Myth Four: Bitcoin mining energy use will Keep expanding at the current rate

Some assert as Bitcoin grows more popular its energy consumption will follow linearly, but that ignores structural and market constraints. First, Bitcoin’s relatively small number of transactions per second limits its “Layer One” utility as a payment network. As Nic Carter states, “Bitcoin is a settlement, not a payments network.” “Layer Two” applications built on top of Bitcoin like Lightning and Liquid can handle vastly more transaction but do not require more energy because they only “settle” once for unlimited tranches.

Not even a massive increase in Bitcoin price would spur energy use as investment strategist and Bitcoin commentator Lyn Alden writes:

If we say [Bitcoin] reaches an outra­geously high price of one million dollars per coin, for a criti­cally impor­tant market capital­iza­tion of $20 trillion, with billions of users, then at 0.50% annual security cost, that would be $100 billion, or about 6x as much energy usage as bitcoin was using at an annual­ized rate in the first half of 2021. This would repre­sent maybe 0.6% of global energy usage, which seems appro­priate for a network used by billions of people for multiple purposes, as it would need to be at that point in order to reach such a high value.

Myth Five: Bitcoin mining is inherently wasteful

Some detractors object to any energy use for mining at all, even if completely obtained through renewable sources. They point to the adequacy of legacy payment systems or other consensus mechanisms, namely “Proof of Stake” (PoS, see Myth Six). But these arguments fail to grasp the benefits in decentralization and security that Proof of Work brings. Throughout history, people have used energy expenditure as a proxy for value. That is why gold has retained its value through the centuries. Bitcoin simply makes this relationship explicit.

As Coin Center’s Peter Van Valkenburgh writes:

This energy usage is anything but useless, it is securing data about transactions worth hundreds of billions of dollars. Unlike the energy used by a gold miner, it goes directly to providing a public good: online peer-to-peer payments infrastructure that anyone on Earth with a smartphone and internet connection can use.

Bitcoin produced a new way of securing transactions online as analyst Dan Held writes:

The Bitcoin ledger can only be immutable if and only if it is costly to produce. The fact that Proof of Work (PoW) is “costly” is a feature, not a bug. Until very recently, securing something meant building a thick physical wall around whatever is deemed valuable. The new world of cryptocurrency is unintuitive and weird — there are no physical walls to protect our money, no doors to access our vaults.

Myth Six: Proof of Stake works just as well without the energy burden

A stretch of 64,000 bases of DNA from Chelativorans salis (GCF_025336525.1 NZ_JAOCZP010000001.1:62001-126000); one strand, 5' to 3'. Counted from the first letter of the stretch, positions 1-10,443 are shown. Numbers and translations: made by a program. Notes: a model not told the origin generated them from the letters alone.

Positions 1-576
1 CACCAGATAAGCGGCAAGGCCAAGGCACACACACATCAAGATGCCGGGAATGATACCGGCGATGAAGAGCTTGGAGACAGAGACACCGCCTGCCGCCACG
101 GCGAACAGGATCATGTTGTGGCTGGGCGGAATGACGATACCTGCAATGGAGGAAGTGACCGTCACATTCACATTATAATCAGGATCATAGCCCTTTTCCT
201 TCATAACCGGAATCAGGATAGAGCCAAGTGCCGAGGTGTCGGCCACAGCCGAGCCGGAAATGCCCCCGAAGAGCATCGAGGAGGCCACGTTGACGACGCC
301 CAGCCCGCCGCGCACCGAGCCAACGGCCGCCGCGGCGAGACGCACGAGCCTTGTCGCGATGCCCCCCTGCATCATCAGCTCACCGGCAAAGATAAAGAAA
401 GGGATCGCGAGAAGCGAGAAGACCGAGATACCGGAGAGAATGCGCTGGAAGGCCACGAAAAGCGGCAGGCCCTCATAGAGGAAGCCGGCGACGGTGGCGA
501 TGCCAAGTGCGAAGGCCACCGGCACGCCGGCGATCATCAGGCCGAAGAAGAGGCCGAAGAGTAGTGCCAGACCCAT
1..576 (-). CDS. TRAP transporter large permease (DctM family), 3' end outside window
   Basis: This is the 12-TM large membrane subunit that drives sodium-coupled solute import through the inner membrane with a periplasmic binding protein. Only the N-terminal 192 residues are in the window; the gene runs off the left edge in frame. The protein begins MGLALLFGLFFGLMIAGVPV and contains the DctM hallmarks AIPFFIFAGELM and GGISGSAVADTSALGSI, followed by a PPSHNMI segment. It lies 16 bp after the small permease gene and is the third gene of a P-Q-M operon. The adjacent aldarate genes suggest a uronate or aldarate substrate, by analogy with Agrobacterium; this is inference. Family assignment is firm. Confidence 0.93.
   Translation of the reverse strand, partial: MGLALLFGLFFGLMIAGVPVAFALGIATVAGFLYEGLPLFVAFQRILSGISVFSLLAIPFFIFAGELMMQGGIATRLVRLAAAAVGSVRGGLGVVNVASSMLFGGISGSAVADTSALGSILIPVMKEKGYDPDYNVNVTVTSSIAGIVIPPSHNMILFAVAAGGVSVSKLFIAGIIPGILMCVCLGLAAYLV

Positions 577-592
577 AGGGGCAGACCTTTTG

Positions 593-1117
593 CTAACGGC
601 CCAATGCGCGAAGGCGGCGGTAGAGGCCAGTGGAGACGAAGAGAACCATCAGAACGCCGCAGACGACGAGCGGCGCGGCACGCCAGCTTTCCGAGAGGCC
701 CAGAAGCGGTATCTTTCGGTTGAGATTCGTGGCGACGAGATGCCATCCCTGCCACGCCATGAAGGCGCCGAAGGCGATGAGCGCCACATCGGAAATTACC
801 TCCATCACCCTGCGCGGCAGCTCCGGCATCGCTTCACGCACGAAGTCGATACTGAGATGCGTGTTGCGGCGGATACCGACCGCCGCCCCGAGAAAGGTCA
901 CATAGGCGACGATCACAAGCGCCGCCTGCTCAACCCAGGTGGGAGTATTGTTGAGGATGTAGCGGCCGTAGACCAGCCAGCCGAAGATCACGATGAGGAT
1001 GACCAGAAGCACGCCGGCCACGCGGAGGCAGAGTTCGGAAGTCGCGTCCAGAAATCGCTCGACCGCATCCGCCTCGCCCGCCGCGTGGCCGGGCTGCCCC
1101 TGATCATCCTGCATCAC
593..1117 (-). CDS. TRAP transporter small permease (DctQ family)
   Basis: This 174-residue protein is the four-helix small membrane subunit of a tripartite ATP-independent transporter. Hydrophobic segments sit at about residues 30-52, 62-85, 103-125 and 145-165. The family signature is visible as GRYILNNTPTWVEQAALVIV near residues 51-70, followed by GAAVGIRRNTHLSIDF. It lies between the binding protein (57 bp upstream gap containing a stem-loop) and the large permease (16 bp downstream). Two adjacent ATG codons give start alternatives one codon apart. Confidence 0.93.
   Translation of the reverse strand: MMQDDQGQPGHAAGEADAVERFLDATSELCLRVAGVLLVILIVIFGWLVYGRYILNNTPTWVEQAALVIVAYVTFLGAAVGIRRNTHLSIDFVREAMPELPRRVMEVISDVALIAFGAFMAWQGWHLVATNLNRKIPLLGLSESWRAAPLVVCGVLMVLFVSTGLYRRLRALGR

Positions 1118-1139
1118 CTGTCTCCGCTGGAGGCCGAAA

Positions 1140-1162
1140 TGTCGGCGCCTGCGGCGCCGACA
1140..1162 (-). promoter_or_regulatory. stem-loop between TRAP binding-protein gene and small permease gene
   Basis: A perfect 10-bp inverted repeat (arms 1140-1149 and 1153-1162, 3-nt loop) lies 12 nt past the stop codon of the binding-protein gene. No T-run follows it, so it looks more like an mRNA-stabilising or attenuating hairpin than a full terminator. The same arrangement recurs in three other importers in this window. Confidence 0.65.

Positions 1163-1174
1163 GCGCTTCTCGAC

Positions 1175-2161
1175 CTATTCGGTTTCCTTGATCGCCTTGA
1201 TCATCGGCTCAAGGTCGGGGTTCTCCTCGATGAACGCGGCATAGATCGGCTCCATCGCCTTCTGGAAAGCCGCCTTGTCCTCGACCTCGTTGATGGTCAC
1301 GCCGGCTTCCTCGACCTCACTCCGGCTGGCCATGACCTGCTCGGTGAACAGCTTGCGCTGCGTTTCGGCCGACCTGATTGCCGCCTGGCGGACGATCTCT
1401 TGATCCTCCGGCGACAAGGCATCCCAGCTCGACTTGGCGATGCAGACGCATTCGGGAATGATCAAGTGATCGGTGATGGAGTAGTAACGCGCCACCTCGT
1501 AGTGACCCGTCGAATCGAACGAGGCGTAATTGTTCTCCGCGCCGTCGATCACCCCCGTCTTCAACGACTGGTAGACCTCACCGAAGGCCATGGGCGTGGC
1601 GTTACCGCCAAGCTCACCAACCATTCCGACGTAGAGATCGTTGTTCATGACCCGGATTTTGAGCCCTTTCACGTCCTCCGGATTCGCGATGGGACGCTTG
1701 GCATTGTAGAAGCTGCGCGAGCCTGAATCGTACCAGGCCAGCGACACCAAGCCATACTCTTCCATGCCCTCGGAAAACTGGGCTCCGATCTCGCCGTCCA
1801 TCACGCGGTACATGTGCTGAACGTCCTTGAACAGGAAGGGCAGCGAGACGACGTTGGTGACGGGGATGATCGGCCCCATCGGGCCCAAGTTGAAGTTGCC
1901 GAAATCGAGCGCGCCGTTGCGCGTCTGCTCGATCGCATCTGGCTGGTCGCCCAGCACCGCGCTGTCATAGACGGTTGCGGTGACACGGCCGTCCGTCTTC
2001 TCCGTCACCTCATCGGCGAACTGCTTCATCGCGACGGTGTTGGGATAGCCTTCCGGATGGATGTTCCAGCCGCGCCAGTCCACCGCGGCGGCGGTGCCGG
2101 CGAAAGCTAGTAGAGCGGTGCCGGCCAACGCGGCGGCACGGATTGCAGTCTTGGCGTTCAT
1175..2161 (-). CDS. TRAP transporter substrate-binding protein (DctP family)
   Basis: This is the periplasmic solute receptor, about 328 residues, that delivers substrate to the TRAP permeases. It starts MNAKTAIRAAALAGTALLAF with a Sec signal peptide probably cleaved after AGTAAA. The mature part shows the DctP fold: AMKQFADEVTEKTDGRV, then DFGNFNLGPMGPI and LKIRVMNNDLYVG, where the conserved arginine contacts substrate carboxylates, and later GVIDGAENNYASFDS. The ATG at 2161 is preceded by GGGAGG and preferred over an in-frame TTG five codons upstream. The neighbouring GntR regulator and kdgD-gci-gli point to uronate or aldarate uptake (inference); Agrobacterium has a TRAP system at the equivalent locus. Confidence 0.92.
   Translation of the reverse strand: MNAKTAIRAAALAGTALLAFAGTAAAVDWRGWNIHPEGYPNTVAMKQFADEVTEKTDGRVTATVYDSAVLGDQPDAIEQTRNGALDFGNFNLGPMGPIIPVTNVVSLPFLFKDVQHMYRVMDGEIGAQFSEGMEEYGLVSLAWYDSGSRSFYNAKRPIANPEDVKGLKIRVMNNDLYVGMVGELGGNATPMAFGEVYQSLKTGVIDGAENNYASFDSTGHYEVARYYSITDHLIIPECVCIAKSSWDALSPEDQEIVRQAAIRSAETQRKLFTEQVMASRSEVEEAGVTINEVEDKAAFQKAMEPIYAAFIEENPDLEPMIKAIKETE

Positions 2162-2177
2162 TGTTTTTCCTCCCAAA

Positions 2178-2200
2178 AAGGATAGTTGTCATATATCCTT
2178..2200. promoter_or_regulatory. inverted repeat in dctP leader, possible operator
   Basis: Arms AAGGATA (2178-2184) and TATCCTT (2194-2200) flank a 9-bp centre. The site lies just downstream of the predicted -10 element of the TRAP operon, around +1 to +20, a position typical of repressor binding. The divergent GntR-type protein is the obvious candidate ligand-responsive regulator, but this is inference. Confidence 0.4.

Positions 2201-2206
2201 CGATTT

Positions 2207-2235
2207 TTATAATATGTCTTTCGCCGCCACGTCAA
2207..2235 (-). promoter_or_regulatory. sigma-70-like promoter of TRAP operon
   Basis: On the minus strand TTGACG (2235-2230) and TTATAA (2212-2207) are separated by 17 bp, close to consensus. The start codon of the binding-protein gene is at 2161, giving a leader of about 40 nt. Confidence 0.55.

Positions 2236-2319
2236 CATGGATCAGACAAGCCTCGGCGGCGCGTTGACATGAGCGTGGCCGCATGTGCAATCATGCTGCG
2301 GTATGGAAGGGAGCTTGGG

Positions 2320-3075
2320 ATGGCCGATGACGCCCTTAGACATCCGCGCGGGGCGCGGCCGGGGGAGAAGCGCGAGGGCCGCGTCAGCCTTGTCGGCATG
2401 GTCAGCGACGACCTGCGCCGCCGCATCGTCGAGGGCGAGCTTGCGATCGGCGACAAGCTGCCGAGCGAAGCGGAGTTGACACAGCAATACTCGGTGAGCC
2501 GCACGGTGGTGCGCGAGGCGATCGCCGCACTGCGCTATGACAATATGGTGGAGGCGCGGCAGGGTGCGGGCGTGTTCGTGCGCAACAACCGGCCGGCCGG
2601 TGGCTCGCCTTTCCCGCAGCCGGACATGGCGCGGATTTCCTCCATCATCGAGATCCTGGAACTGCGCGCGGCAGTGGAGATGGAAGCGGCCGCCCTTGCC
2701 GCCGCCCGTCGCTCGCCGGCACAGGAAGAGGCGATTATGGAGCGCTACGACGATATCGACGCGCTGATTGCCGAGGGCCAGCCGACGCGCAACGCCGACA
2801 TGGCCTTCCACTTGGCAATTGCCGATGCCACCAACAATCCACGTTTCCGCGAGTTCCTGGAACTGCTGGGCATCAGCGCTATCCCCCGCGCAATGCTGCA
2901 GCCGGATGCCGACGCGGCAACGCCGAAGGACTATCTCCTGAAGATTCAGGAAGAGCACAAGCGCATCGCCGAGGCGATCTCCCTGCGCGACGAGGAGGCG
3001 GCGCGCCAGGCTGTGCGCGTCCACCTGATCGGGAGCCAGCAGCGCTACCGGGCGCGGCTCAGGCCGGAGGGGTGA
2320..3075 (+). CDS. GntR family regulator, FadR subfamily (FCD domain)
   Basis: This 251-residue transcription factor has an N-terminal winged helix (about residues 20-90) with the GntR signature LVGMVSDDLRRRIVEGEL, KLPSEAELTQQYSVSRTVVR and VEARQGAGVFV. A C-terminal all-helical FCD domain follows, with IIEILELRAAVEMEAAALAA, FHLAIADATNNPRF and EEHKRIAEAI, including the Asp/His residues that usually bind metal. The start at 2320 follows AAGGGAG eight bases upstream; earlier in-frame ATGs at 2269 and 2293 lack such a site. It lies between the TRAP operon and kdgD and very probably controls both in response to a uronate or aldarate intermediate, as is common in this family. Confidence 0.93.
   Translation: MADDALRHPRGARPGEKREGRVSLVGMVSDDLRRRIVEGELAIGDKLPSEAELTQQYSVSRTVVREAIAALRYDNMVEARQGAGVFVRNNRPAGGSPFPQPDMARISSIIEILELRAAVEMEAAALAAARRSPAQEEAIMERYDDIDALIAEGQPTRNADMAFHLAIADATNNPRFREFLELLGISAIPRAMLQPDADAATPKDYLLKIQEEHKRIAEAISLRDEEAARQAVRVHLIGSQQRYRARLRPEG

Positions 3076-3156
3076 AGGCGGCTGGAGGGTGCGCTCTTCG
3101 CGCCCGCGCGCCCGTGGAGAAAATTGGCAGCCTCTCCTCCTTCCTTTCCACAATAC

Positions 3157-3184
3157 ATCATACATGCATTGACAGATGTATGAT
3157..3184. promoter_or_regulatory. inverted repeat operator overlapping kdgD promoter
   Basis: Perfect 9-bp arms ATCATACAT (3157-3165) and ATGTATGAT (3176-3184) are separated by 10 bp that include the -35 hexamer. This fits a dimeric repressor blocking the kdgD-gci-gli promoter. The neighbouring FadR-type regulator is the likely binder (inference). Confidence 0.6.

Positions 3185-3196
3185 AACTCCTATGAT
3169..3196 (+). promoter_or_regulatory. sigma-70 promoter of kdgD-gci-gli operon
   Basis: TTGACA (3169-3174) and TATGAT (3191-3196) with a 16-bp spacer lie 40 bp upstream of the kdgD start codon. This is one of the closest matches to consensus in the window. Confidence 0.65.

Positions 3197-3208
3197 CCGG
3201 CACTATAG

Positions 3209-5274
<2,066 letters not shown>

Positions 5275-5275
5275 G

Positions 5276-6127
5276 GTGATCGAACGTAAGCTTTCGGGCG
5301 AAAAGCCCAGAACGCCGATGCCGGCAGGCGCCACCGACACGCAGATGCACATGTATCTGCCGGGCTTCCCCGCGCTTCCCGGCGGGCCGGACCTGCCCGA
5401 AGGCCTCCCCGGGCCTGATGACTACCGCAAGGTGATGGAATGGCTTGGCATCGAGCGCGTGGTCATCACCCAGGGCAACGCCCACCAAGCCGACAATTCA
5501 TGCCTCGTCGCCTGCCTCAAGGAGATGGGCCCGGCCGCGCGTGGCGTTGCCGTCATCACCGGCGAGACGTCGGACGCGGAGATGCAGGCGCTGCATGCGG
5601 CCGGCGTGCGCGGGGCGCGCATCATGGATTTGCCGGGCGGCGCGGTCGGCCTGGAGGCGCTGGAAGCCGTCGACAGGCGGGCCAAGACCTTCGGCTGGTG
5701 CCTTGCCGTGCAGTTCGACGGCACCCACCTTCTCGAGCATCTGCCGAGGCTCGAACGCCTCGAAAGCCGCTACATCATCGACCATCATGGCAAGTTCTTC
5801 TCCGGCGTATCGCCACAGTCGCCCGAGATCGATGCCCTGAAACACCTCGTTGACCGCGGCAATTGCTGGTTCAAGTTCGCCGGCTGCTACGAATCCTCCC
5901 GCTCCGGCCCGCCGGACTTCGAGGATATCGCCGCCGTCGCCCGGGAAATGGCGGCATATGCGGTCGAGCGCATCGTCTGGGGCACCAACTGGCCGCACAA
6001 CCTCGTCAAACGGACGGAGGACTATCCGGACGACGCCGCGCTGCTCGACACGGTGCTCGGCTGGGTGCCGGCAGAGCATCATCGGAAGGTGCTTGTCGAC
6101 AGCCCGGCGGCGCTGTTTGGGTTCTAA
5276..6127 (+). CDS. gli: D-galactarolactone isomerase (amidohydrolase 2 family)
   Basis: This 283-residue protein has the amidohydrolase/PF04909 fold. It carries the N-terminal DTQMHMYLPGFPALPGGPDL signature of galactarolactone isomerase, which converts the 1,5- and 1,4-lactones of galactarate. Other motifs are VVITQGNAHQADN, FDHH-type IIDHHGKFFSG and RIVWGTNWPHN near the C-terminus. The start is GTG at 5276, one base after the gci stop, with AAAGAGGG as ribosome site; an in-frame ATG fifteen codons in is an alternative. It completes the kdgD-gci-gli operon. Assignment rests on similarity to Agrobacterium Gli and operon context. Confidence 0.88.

Critics also point to an alternative consensus mechanism known as Proof of Stake as an efficient alternative. It is true, Proof of Stake consumes much less energy and provides a market alternative for those solely focused on energy consumption. But it comes with drawbacks, particularly in centralization that PoW avoids. PoS determines governance by crypto holdings (stake). Validators are rewarded additional stake. This system is vastly more complex from a security standpoint.

Furthermore, it centralizes the governance in those that have the most stake or perhaps are willing to buy it. This invites all the issues of censorship, exclusion, and rule by cultural elite that plague the current Web.

As Nic Carter states:

‘Proof of Stake’ is just a fancy phrase meaning “those who have the most wealth wield political control.” That sounds a lot like our current system, which Bitcoin is specifically designed to solve. Bitcoin explicitly rejects politics, and doesn’t grant any special privileges based on coins held. If holding more coins gave you more control, the attempted takeover of Bitcoin through the 2X movement (backed by the largest custodians and exchanges in the industry) would have succeeded.

Lyn Alden compares this to voting:

It would be like a political system where you get a vote for every hundred dollars you have, and then also get paid a dollar by the government for casting a vote. Mary the high school science teacher with $20,000 in net worth gets 200 votes, and earns $200 from the government for voting. Jeff Bezos, with $200 billion in net worth, gets 2 billion votes, and earns $2 billion from the government for voting. He’s a more valuable citizen than Mary, by a factor of a million, and also gets paid more by the government for already being wealthy.

Bitcoin and  Proof of Work consensus represent a new way of transacting and interacting, but they also threaten those at the top of the cultural pyramid. It is not surprising that some in legacy media, academia, and government would so oppose this paradigm shift. But the coming world Bitcoin points us all toward a world without need of self-appointed stewards. It enables us to choose our own path, even if it costs some energy.